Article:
"Lorca's Novena" as written by and Shane Macgowan....
Ignacio lay dying in the sand
A single red rose clutched in a dying hand
The women wept to see their hero die
And the big black birds gathered in the sky

Mother of all our joys
Mother of all our sorrows
Intercede with him tonight
For all of our tomorrows

The years went by and then the killers came
And took the men and marched them up the hill of pain
And Lorca, the faggot poet they left till last
Blew his brains out with a pistol up his arse

Mother of all our joys
Mother of all our sorrows
Intercede with him tonight
For all of our tomorrows

The killers came to mutilate the dead
But ran away in terror to search the town instead
But Lorca's corpse, as he had prophesied, just walked away
And the only sound was the women in the chapel praying

Mother of all our joys
Mother of all our sorrows
Intercede with him tonight
For all of our tomorrows



Lyrics submitted by black_cow_of_death

"Lorca's Novena" as written by Shane Macgowan

Lyrics © DOWNTOWN MUSIC PUBLISHING LLC

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Lorca's Novena song meanings
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  • 0
    General Commentthis is about the spanish civil war. Lorca was a gay spanish poet who was supposedly murdered in the way described above.
    loneghanon October 24, 2004   Link
  • 0
    General CommentA "Novena" is a specific Catholic prayer attributed to someone.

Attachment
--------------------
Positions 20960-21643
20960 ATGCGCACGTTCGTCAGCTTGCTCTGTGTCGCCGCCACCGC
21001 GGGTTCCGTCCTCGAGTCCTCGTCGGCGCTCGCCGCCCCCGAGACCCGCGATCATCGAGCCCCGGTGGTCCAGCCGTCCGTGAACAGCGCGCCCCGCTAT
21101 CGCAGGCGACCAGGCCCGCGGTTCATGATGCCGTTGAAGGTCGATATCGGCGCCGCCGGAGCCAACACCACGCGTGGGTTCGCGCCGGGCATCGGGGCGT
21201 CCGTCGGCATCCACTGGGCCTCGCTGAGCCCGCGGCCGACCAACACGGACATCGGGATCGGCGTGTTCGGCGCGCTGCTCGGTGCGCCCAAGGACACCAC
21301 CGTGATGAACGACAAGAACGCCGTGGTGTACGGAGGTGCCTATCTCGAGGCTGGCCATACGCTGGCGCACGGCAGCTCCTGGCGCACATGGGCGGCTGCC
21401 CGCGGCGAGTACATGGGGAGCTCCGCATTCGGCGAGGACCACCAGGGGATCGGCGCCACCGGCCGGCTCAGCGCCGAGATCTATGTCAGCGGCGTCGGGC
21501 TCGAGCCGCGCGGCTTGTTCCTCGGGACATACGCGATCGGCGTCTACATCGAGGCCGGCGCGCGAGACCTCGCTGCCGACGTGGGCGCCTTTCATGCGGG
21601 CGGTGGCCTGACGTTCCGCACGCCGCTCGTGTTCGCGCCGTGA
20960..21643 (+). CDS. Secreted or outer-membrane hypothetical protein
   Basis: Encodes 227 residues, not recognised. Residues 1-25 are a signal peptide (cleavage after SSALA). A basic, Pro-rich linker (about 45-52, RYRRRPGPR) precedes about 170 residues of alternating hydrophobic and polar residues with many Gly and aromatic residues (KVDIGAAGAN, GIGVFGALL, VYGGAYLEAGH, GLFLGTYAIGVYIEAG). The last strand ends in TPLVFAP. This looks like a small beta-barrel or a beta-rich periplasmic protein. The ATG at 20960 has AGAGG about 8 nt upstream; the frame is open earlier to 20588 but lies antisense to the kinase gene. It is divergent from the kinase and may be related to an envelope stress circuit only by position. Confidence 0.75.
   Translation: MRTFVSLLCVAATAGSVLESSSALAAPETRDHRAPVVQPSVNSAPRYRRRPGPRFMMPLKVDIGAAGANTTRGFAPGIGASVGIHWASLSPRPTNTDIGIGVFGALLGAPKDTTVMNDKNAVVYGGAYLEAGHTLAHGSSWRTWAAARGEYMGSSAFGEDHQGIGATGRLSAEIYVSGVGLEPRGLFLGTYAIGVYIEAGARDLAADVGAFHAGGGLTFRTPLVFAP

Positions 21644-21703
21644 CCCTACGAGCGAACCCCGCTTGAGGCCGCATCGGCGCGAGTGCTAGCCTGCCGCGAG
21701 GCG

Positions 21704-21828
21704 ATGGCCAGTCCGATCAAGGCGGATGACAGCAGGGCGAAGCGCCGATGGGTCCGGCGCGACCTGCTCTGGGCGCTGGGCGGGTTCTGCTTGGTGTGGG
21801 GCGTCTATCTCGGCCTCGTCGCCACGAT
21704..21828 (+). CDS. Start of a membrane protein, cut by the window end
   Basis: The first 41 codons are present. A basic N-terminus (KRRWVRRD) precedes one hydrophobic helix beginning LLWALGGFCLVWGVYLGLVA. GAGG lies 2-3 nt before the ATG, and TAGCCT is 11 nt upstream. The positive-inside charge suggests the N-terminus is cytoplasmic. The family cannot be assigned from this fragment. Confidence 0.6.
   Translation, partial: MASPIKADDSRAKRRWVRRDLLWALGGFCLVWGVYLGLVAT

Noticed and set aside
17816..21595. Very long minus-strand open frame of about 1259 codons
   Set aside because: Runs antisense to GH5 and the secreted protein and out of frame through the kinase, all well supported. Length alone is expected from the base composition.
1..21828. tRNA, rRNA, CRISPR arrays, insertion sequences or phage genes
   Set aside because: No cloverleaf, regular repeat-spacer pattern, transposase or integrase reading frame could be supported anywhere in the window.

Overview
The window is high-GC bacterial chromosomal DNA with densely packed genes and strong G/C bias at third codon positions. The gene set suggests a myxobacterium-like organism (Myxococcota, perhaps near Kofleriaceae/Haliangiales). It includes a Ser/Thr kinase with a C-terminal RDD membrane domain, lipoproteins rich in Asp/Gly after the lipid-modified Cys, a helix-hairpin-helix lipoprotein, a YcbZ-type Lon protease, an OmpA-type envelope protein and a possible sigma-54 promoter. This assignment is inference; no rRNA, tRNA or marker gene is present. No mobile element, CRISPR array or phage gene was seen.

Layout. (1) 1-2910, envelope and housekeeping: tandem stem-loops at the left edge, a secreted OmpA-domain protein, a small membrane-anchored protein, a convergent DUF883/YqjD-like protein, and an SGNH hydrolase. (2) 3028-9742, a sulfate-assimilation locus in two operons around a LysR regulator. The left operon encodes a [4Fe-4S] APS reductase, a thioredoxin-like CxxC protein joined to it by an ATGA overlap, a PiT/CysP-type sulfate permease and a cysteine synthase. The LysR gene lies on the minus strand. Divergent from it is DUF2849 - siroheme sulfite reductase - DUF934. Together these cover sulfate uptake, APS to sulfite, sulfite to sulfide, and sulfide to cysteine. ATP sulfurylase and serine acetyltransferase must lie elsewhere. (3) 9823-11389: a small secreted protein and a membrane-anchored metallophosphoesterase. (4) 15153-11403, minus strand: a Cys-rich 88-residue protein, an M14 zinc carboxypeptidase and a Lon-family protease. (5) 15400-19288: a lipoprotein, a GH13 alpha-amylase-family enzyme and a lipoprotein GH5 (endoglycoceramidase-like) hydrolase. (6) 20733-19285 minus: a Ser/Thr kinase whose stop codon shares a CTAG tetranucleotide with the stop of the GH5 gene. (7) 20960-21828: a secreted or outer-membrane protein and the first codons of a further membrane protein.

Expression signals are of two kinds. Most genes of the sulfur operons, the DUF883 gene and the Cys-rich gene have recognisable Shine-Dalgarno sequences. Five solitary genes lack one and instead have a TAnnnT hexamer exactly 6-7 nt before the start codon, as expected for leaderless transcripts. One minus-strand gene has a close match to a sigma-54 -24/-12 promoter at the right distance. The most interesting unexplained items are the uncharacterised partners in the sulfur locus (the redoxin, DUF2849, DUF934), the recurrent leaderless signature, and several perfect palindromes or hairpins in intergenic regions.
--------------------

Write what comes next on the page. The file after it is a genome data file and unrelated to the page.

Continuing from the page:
The Spanish Civil War was fought from 1936 to 1939. Andalusia was one of the first regions of Spain to be overtaken by the Nationalists in 1936. Federico García Lorca, a Republican poet living in Andalusia, was among the most famous to be killed during the invasion. The Guardia Civil (or "Civil Guard")—the guardia civil was in fact, a Nationalist paramilitary force—who were affiliated with the Republicans were the troops protecting Spain from the Nationalists.


    The Nationalists eventually overtook the government, and leader Francisco Franco ruled Spain until his death in 1975; during his reign the Spanish people cried out for liberation. Many people fighting and dying for the Republican side were poets and artists (such as the aforementioned Fredrico Lorca). The end of the song lists sites that were bombed and invaded by the Nationalists. Granada, in particular, was the home town of Garcia Lorca and was the scene of some of the heaviest fighting of the war.
    Travis69on September 15, 2005   Link
  • 0
    General CommentI always really liked the music of this song, but I really had no clue what he was saying in the lyrics until now. Wow.
    bkbroileron October 31, 2007   Link

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